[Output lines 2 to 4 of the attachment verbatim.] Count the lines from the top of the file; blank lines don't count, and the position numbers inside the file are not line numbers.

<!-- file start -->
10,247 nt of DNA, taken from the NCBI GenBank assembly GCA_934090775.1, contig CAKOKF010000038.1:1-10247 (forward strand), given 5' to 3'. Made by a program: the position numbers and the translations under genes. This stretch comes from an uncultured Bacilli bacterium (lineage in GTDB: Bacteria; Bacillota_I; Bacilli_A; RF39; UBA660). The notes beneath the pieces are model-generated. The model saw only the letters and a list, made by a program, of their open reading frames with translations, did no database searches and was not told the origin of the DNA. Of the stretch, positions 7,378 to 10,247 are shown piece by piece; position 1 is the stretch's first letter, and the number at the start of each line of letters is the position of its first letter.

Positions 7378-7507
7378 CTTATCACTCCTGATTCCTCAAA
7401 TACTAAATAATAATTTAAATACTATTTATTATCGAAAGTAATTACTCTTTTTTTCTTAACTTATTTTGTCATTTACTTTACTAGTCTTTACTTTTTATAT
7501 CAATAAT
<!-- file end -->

Positions 7378-7507
7378 CTTATCACTCCTGATTCCTCAAA
7401 TACTAAATAATAATTTAAATACTATTTATTATCGAAAGTAATTACTCTTTTTTTCTTAACTTATTTTGTCATTTACTTTACTAGTCTTTACTTTTTATAT